A) Overview This unit is concerned with two topics. We will first discuss the relationship between the real work done by kinetic friction on a deformable body and the calculation that we can perform using the work-kinetic energy theorem to determine the change in the mechanical energy due to kinetic friction. We will then determine how to describe a conservative force directly in terms of its potential energy function. We will use this understanding to develop a description of the equilibrium conditions for objects acted on by conservative forces.

B) Box Sliding Down a Ramp Figure 9.2 shows a box sliding down a ramp. In Unit 6, we identified the forces acting on the box as shown in the figure and applied Newton’s second law to determine that the acceleration of the box was proportional to the acceleration due to gravity, with the constant of proportionality being determined by the angle of the ramp and the coefficient of kinetic friction. = θ − µ θ a g(sin K cos )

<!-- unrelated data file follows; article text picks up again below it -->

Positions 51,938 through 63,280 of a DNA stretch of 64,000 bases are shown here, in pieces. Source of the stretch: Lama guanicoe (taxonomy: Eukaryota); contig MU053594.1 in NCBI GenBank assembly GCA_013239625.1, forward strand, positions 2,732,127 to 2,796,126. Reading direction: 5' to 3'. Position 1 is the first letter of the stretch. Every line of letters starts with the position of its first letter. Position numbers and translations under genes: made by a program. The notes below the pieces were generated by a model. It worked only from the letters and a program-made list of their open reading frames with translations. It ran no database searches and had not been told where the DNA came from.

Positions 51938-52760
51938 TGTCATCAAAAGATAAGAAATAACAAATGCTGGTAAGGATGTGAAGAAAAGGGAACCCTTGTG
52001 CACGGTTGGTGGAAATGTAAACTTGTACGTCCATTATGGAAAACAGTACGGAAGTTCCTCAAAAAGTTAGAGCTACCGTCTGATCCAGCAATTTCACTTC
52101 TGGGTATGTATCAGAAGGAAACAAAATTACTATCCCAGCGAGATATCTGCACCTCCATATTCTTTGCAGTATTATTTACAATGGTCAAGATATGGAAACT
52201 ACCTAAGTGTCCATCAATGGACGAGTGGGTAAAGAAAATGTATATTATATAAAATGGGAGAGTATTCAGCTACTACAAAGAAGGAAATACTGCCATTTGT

Figure 9.1 A box slides down a ramp. Three forces act on the box. Newton’s second law can be used to determine the acceleration of the box. Since this acceleration is constant, we can apply our kinematics equations we derived for such a motion to determine the speed of the box at it reaches the end of the ramp, if it were released from rest. v2 = 2a∆x 2 = − µ θ v 2gh 1( K cot ) We can also apply the work-kinetic energy theorem here, treating the box as a particle. In this case, the change in the mechanical energy of the box is equal to the work done by the non-conservative forces. The normal force does no work since it is perpendicular to the motion. Therefore, the change in mechanical energy of the box is just equal to the the integral of the frictional force over the displacement. 1 m v2 − m gh = ∫ f ⋅ xd 2 box box K Writing the friction force in terms of the coefficient of kinetic friction and the normal force and applying Newton’s second law to relate the normal force to the weight, we can obtain an expression for the final velocity. h 1 m v2 − m gh = µ N∆x = µ m g cos θ∆x = µ m g cos θ 2 box box K K box K box sin θ 2 = − µ θ v 2gh 1( K cot ) This expression that we have obtained from the work-kinetic energy theorem is identical to that obtained by using Newton’s second law as it must be! In the next section we will discuss the connection between the work done by kinetic friction when we consider the box to be a deformable body and the calculation we can make to correctly determine the change in the mechanical energy of such an object.